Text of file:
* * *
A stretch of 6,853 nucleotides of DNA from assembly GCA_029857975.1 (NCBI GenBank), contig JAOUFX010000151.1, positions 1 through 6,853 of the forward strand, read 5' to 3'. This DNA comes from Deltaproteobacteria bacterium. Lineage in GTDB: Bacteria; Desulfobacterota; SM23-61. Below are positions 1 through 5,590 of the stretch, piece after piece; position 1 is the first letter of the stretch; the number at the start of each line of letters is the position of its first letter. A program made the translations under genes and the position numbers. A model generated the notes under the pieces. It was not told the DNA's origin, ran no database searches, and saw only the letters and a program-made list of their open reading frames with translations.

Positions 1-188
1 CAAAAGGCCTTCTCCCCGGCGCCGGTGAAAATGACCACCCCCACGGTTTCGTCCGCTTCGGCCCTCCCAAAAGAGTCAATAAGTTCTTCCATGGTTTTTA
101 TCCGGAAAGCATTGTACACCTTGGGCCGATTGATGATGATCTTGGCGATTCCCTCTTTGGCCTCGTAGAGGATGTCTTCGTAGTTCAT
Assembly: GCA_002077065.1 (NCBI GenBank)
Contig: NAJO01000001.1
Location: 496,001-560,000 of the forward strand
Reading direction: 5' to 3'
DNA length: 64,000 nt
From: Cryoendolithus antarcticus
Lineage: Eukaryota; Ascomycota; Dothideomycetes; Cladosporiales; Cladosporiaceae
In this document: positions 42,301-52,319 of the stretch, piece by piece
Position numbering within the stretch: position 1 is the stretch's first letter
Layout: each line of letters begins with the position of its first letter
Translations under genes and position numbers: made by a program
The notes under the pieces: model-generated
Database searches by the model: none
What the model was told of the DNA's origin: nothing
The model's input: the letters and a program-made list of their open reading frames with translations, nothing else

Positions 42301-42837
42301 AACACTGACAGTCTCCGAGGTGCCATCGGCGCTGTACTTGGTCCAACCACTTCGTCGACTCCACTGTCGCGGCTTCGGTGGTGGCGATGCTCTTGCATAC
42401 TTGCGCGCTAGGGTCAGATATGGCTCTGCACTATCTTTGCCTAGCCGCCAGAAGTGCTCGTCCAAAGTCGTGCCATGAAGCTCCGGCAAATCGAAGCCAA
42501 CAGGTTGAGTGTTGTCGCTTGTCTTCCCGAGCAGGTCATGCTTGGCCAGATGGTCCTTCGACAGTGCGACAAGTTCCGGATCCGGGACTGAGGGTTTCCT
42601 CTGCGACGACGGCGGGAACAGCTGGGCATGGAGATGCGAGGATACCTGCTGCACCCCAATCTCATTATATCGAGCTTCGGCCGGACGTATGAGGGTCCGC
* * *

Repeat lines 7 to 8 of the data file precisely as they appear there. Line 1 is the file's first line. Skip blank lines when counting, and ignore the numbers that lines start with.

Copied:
Location: 496,001-560,000 of the forward strand
Reading direction: 5' to 3'